Most recently, Mr. Leiter was president of Leidos Defense, a $2.5 billion business unit of Leidos, which provides technology and solutions to the U.S. Department of Defense and allied nations globally. He joined Leidos in 2014 as chief strategy officer and executive vice president for business development, and negotiated, among other deals, its acquisition of Lockheed Martin’s Information Systems and Global Solutions business — an approximately $5 billion transaction. Immediately after leaving the government in 2011, Mr. Leiter served as head of global government and cyber solutions and senior counselor to the chief executive officer at Palantir Technologies, based in Palo Alto.
Mr. Leiter has served in a number of senior national security positions in the federal government. He was the director of the National Counterterrorism Center (NCTC) from 2007 until 2011 for both Presidents Bush and Obama, where he led the primary organization in the U.S. government for analysis and integration of all terrorism intelligence, both domestically and overseas. In addition, Mr. Leiter reported directly to the president for strategic operational planning of all U.S. counterterrorism activities, to include the integration of military, intelligence, cyber, diplomatic, financial and homeland security programs and operations. In this role and in his private sector capacities, Mr. Leiter worked extensively with senior government officials and corporations across Europe, the Middle East, Asia, Australasia and Africa.
Before NCTC, Mr. Leiter helped establish the Office of the Director of National Intelligence, serving as its deputy chief of staff responsible for oversight of the U.S. intelligence community, including the CFIUS process and all legislative affairs. He also served as the deputy general counsel and assistant director of the President’s Commission on the Intelligence Capabilities of the United States Regarding Weapons of Mass Destruction.
Mr. Leiter continues to serve as an advisor to multiple organizations in and outside of government, to include being a member of the RAND Corporation’s Board of Trustees, the American Law Institute’s Consultative Group for Data Privacy, the Department of Defense’s Threat Reduction Advisory Committee, the NCTC Director’s Advisory Board, the Aspen Institute’s Homeland Security Advisory Group, and the Columbia University Data and Society Council. He also serves as NBC News’ senior national security, cybersecurity and counterterrorism analyst and is a member of the Council on Foreign Relations.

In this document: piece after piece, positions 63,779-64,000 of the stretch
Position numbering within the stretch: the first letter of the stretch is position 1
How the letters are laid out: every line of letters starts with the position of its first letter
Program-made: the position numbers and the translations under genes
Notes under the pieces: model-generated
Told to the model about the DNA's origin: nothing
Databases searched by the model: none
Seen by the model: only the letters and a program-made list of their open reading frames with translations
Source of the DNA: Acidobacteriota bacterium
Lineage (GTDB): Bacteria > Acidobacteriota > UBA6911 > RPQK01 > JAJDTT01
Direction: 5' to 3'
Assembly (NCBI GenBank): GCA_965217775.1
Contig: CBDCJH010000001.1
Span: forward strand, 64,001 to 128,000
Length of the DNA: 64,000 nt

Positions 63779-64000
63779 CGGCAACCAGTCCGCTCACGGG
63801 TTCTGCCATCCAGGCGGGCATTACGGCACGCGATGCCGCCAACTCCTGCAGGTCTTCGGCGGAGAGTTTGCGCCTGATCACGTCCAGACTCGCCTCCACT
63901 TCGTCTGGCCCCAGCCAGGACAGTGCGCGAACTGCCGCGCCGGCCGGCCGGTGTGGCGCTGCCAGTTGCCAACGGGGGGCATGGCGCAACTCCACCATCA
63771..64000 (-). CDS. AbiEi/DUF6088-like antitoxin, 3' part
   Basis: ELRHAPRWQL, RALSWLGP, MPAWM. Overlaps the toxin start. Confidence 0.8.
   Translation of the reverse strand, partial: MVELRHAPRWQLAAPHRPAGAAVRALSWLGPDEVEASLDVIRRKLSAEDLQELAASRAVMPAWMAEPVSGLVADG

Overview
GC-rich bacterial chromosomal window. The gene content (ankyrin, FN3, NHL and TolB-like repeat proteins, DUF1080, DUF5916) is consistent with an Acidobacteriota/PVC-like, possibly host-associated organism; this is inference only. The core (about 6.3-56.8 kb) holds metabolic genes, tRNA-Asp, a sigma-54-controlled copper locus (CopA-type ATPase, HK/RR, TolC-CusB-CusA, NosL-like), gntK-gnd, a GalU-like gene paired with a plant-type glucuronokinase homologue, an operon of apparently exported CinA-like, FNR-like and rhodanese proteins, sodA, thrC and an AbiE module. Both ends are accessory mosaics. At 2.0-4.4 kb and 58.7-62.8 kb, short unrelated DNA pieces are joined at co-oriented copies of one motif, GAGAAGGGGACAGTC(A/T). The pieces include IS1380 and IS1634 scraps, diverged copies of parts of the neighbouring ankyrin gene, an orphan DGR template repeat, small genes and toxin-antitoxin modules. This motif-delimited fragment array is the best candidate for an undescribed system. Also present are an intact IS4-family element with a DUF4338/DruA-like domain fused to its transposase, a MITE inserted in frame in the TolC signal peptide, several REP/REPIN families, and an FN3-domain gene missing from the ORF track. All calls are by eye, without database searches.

He has previously served as a senior adviser to Monument Capital Group (a mid-market private equity firm focused on technology and security); a member of the Board of Directors of GardaWorld Government Services; a member of several National Security Agency (NSA) advisory panels (Cybersecurity, Commercial Technology and Strategic Communications); a member of the National Academies Committee on Responding to Presidential Policy Directive 28; The Feasibility of Software to Provide Alternatives to Bulk Signals Intelligence Collection; a member of the Bipartisan Policy Center Homeland Security Project; a member of the Board of Trustees of the National Defense Industrial Association; and as the inaugural Scholar-in-Residence at New York University Law School’s Center on Law and Security.
Prior to his work in national security positions, Mr. Leiter was an Assistant United States Attorney for the Eastern District of Virginia, where he investigated and brought to trial a wide range of federal crimes to include racketeering, capital murder and money laundering. Immediately after graduating from law school, Mr. Leiter was a law clerk to Associate Justice Stephen G. Breyer of the Supreme Court of the United States and Chief Judge Michael Boudin of the U.S. Court of Appeals for the First Circuit.
Before attending law school, Mr. Leiter served as a naval flight officer aboard EA-6B Prowlers, an electronic warfare and signals intelligence carrier-based jet, during which time he participated in combat and peacekeeping operations in the former Yugoslavia and Iraq.